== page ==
Sunday, May 13, 2012

The Ongoing Reactions that occur when Certain Ingredients are Combined.

I enjoy cooking.  I find the act of making the food I'm going to eat inherently pleasurable.  
And there is something even more pleasurable about making a meal for someone you care about.  I do not think it is a coincidence that a lot expressions used for someone you love are food related.  "Honey," "Sweetheart," and the act of kissing, where we bring our mouth in contact with another, emphasize the association we mammals have with love and nourishment.  The very first meal we took as children very likely came from our mother's breast.  
My mom is an excellent cook.  I was a very finicky eater as a kid and did not appreciate this very much back then.  My dad often told me that I didn't realize just how good the food was she was putting on our plates when I fussed about something I "Had" to eat.  I do know, though.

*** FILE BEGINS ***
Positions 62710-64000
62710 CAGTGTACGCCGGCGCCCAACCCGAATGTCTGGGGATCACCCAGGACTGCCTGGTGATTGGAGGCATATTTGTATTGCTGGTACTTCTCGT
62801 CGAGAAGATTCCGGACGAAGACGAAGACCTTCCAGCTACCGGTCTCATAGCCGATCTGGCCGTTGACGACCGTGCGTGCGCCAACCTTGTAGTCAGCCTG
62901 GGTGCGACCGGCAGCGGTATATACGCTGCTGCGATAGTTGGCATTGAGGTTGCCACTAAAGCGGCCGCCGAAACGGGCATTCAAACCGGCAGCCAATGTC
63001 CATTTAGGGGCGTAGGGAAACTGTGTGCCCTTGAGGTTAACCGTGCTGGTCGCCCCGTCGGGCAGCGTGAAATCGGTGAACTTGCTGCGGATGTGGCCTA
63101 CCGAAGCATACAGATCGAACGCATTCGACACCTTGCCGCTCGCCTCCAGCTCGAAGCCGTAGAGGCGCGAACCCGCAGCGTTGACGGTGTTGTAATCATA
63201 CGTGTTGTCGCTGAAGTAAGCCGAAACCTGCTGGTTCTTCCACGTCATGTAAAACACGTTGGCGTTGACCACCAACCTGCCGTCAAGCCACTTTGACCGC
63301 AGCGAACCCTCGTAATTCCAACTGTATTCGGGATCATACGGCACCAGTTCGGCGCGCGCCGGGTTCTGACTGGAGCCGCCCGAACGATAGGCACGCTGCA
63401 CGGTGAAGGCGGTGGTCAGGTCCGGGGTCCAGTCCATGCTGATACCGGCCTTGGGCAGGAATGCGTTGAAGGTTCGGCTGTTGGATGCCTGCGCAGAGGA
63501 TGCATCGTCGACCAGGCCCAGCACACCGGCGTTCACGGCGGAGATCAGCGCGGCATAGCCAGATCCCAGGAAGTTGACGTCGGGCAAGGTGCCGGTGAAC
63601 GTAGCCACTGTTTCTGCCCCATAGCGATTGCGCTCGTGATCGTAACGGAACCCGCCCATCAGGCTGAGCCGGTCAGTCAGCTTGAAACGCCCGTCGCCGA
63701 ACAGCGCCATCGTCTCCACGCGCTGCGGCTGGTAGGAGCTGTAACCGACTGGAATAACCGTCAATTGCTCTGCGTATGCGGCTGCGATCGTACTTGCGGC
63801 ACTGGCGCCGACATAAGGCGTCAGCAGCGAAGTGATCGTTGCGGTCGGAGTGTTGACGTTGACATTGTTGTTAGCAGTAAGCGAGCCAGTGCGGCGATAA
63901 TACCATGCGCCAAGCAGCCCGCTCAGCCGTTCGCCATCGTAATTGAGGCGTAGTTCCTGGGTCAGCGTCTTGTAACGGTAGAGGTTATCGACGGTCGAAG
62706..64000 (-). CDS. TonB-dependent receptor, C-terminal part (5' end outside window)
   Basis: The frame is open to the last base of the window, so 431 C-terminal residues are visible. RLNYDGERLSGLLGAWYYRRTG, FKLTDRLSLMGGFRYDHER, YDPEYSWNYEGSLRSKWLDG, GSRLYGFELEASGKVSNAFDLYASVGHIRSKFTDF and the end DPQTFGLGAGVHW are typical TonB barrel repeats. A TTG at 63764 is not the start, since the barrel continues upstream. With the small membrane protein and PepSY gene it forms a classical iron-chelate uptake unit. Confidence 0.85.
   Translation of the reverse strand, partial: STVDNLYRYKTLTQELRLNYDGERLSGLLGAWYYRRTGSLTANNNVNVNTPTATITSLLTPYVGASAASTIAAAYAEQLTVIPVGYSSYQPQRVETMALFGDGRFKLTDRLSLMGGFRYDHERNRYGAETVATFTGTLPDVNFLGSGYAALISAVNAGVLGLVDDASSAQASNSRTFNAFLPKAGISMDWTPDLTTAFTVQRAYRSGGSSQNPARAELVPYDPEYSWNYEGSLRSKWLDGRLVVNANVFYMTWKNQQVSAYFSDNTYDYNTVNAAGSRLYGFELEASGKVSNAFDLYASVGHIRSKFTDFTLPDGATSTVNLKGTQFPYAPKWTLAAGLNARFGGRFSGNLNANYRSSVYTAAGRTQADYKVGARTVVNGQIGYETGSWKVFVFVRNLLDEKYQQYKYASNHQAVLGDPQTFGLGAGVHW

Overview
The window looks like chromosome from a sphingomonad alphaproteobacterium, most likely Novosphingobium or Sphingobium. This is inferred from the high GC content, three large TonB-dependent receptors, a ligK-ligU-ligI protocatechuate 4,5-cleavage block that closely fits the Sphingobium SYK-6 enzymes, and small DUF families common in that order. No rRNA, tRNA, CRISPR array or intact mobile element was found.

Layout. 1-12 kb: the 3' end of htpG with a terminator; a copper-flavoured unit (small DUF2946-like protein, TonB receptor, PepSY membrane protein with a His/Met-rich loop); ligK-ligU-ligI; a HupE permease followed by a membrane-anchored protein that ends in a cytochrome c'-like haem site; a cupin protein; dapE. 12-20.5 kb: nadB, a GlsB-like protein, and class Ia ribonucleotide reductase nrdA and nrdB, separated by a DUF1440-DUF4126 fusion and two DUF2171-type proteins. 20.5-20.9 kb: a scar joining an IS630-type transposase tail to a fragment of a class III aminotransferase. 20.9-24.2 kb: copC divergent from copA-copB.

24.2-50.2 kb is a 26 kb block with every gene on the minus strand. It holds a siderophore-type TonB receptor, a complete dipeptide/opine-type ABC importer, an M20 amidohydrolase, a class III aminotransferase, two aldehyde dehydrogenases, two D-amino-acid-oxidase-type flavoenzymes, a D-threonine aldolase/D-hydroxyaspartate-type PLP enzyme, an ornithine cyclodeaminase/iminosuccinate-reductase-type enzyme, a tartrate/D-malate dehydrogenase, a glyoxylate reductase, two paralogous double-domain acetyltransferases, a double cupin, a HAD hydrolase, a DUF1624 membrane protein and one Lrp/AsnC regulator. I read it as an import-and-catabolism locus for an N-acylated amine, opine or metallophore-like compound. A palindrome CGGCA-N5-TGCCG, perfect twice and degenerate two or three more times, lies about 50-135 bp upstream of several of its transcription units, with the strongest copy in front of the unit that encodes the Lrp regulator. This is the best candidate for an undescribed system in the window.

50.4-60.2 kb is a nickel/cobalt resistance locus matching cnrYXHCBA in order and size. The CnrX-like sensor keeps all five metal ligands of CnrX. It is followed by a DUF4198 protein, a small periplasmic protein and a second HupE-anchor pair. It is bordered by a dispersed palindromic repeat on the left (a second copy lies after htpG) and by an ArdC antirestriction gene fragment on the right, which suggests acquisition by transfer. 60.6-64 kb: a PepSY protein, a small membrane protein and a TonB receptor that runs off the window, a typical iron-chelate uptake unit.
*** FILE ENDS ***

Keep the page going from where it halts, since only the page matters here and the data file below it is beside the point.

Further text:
My mom didn't teach me how to cook, but you could say she inspired me to do so.  It happened when I was about 13 years old.  
It was shortly after the birth of my youngest sister.  My mom took a couple months off from her job as a nurses' assistant to have my sister and take care of her.  During that time she also trained me, my brother and other sister in how to help her take care of the baby.  She then started to go back to work on a part-time basis and doing relief stints for the other employees.  
One day, as I came walking down the stairs, I saw mom gathering her stuff in the living room.  She was dressed in her nurse whites.  She spotted me as she was putting things in her purse.